Late one afternoon my husband and I stood watching the sunset on a beautiful beach, leaving our shelter and chairs far enough up on the sand to protect our belongings—or so we thought. We were taken by surprise when a huge wave suddenly washed up, covering our snacks, traveler’s checks, camera, and film. In the same way, while the tide of evil continues to rise higher and higher, we often pitch our tents upon the sandy shores of the world, assuming we are on safe ground. Our homes may unexpectedly be flooded with a deluge of evil if we do not carefully evaluate where we stand as parents.

I recognized the challenge in this when I began listening to a radio station that plays the music I enjoyed as a teenager. There were songs I hadn’t heard for more than 20 years, yet I had total recall of the lyrics, some of which I now recognize were not always appropriate. I was always taught that if you hear the music, your mind is recording the words, but I realize only now how desensitized I was as a teenager to some of those popular lyrics. I find myself doing a lot of station-hopping because my spirit can no longer tolerate the words which come so vividly back to my mind, and I realize that if I, as a parent, want to remain credible in the eyes of my children, I cannot justify listening to or viewing the kind of entertainment that I have asked my children not to participate in.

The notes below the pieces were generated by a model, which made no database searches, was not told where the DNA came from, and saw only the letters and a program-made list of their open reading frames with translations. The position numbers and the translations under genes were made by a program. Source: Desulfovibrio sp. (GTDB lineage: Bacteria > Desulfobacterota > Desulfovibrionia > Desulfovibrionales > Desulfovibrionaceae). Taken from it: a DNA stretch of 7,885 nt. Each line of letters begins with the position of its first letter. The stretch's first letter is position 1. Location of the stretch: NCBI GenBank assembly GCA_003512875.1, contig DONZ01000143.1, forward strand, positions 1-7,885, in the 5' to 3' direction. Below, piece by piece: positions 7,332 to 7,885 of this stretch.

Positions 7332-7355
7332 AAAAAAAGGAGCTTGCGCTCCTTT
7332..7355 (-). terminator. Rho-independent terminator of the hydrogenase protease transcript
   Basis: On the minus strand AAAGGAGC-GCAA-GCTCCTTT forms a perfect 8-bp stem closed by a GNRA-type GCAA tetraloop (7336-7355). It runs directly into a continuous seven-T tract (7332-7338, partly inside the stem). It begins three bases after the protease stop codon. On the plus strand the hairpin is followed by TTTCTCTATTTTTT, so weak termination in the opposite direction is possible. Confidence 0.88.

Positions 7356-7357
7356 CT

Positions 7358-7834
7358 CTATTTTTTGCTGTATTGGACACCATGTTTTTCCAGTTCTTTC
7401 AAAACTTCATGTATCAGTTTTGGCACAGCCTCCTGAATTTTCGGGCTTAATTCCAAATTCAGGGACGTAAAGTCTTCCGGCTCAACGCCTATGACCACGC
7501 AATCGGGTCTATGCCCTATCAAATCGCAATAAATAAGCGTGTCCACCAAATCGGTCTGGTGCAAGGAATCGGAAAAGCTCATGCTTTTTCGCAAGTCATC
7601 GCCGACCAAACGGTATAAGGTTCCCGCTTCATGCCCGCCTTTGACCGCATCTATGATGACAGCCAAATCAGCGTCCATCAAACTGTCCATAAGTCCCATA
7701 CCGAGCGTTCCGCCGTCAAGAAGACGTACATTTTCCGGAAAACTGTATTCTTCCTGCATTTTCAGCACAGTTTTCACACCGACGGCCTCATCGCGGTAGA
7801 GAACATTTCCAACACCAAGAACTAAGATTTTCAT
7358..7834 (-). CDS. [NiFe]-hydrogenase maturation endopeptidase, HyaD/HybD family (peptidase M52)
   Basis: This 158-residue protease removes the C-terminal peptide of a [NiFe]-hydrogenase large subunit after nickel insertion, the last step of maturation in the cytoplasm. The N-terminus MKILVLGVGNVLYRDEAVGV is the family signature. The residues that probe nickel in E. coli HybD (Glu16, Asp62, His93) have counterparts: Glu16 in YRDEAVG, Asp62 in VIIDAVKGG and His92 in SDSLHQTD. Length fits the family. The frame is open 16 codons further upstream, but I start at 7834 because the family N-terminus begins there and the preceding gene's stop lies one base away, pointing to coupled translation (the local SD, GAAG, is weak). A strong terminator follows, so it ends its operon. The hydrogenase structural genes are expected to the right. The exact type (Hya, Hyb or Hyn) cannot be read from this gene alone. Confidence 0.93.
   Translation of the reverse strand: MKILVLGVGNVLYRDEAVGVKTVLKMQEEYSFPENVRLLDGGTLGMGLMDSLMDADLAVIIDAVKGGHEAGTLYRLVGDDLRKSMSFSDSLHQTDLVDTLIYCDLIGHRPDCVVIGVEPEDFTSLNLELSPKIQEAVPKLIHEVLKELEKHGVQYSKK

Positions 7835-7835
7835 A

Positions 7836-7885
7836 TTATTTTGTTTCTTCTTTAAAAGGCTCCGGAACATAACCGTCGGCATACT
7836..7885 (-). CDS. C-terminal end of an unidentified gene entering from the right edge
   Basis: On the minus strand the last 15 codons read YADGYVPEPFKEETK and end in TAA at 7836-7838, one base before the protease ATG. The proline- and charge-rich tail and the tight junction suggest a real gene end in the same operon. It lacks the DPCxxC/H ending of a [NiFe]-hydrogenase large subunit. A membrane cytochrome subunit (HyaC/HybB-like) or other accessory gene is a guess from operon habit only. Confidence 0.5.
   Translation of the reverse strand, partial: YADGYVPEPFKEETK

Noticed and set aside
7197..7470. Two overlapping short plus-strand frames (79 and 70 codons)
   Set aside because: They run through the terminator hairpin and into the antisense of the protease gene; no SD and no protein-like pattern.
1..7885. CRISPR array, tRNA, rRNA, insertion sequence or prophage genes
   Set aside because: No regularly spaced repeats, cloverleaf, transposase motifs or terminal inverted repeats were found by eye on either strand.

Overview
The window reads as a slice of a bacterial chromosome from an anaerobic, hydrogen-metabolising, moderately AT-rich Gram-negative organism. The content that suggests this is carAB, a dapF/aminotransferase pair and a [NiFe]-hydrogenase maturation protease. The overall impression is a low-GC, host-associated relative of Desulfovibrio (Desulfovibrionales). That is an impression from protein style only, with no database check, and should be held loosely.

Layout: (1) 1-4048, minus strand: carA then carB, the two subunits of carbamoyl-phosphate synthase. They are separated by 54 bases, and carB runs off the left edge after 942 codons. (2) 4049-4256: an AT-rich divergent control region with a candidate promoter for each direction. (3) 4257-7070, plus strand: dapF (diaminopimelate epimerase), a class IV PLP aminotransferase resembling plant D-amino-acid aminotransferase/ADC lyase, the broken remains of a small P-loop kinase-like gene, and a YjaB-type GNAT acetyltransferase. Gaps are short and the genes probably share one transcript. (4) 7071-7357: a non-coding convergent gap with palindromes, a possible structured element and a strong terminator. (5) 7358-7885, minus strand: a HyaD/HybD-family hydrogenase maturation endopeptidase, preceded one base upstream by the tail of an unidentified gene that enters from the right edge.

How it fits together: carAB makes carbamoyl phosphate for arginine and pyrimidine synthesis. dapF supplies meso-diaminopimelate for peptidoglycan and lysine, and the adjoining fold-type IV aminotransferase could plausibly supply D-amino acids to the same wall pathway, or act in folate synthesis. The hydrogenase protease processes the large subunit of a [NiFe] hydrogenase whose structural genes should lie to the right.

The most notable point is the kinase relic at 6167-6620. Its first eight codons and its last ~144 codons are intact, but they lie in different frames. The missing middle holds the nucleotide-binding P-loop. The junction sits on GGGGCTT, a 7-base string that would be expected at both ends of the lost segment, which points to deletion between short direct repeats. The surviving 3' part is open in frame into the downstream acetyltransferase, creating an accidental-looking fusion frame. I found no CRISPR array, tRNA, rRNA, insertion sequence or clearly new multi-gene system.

The most powerful way for us to teach our children correct principles is by example. If we stand firm against the waves of worldly entertainment and set a consistent example of private prayer, scripture study, church and temple attendance, and meaningful service, our children will be more likely to follow our example and develop these same strengths in their own lives.